Turn on air-purifiers full blast? We’ve never used one at home, although my friends swear they help.
“The truth is there isn’t a lot people can do about ambient air pollution,” said Deborah Soligsohn, an environment and energy specialist at the World Resources Institute, a U.S. based think tank.
“Ambient air pollution is not nearly as large a health risk as more immediate forms of air pollution. Tobacco is a much larger killer, and indoor air pollution from poorly ventilated wood and coal fires has traditionally been a much larger killer in the developing world. Smoky restaurants and bars can have levels as high as these recent air pollution numbers.”
I know a few expat friends who have decided to relocate out of Beijing and were mainly turned off by its bad air.
“What did you think of Beijing?” I asked David Van Dyke, who lived and worked in Beijing for nearly seven years before relocating to Canada last year.
“Mostly liked it, save for the Internet (censorship) and pollution,” he said.
Meantime, some residents have resorted to humor and sarcasm online to vent their frustration.
“I love my city, but I refuse to be a human vacuum cleaner,” netizens re-tweeted on Weibo, China’s microblogging social media. “We want clean air, and we want to breathe freely.”
Others posted pictures wearing face masks of various shapes and designs.
A page of Sohu.com featured a section covered with haze, with a note saying the headlines have been obscured by a massive smog. “Click on it, and it will clear up.” Once it cleared it, the title read: “We live in a “toxic gas.'”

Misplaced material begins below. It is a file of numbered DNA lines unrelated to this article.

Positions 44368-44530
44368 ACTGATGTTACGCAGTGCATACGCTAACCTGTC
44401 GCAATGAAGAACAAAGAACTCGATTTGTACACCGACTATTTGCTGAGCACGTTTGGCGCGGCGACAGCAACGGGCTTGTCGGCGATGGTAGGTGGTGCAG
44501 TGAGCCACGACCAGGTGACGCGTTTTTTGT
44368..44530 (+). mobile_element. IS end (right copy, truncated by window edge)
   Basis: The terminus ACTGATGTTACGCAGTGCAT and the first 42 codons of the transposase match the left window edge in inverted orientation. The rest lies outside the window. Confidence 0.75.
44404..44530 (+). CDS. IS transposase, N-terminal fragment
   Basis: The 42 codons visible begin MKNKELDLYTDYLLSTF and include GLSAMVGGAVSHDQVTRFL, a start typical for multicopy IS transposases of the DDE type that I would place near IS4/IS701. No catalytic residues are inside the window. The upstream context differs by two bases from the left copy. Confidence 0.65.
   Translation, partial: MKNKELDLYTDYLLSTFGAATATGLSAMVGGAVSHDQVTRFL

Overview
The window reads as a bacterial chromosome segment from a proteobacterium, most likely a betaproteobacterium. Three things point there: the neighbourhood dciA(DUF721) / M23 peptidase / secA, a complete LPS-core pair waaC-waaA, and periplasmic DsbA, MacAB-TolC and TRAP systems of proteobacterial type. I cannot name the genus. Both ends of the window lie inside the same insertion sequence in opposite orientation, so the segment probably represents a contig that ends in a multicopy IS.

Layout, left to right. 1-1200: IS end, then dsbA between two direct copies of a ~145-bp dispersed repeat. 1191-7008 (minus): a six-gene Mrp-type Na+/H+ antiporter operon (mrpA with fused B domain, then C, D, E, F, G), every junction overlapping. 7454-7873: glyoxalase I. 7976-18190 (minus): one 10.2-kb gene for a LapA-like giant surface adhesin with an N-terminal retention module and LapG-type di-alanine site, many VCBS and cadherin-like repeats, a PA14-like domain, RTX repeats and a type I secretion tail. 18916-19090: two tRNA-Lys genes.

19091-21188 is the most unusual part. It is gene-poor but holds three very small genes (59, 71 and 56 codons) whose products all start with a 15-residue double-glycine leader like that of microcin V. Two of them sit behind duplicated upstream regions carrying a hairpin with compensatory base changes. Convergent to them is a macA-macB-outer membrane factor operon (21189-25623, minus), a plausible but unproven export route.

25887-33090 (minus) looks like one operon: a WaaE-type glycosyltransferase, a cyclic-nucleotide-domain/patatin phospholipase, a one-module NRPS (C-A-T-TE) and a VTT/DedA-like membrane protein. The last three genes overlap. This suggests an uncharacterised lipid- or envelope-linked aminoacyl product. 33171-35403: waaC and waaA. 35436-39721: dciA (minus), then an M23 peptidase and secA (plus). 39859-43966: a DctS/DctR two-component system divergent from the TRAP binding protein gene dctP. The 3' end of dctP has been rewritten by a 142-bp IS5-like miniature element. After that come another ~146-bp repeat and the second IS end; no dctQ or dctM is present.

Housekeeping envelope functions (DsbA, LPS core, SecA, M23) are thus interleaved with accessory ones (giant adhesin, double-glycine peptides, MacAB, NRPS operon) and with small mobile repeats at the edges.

“Don’t worry,” Henry Ngo posted on my Facebook page. “Smokers are inhaling worst air than this. And they did not die immediately!”
Is this now the new “normal”?
Soligsohn, who lived in Beijing for 14 years, does not think so.
“This is a confluence of bad events,” she assured me. “Pollution is definitely a problem. It hasn’t gone away, but there is no reason to believe an extreme reading is anything other than an extreme.”
There seems to be no quick solution.
“This is complex and takes time, but the work has begun,” Soligsohn added.
“It took cities like London and Los Angeles almost half a century to get from really dirty air to pretty clean air, and LA has never actually fully met EPA standards, which have become tougher with new information.”
Five days after what some have dubbed Beijing’s “air-mageddon,” the sunshine has reappeared, and the air has actually turned relatively clear.
My daughter points out that London and Los Angeles have confronted pollution as well. As long as the Chinese recognize it is a problem, they will eventually be able to strike a balance between a clean environment and a thriving economy.”
Wind has dispersed some of the smog, although my chest remains heavy and my throat is still itchy.
Jaime’s China is a weekly column about Chinese society and politics. Jaime Flor Cruz has lived and worked in China since 1971. He studied Chinese history at Peking University (1977-81) and was TIME Magazine’s Beijing correspondent and bureau chief (1982-2000).